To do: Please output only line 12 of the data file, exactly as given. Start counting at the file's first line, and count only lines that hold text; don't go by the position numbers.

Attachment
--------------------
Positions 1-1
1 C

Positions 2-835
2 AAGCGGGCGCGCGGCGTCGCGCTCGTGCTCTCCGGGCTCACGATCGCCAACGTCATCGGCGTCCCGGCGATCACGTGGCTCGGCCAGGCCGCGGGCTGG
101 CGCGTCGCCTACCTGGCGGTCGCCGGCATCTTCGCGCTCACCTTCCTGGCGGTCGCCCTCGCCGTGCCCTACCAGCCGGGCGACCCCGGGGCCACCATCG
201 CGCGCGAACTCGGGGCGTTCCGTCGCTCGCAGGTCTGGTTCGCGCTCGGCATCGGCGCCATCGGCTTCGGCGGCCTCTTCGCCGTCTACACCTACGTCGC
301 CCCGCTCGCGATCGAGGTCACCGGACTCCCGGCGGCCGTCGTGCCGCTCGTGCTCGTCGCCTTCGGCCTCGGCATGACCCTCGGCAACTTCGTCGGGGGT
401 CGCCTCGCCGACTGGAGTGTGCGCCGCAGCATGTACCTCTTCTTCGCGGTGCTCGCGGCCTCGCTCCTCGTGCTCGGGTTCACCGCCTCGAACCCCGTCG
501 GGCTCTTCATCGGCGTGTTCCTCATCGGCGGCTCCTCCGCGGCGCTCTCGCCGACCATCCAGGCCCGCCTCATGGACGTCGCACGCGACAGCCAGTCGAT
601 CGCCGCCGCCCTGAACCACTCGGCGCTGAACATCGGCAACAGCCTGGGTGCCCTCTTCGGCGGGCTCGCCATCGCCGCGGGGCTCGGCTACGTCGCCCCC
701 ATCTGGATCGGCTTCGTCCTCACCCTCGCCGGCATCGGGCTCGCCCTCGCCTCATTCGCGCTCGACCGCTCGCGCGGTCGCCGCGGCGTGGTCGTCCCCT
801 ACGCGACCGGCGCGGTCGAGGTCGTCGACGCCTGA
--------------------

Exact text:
801 ACGCGACCGGCGCGGTCGAGGTCGTCGACGCCTGA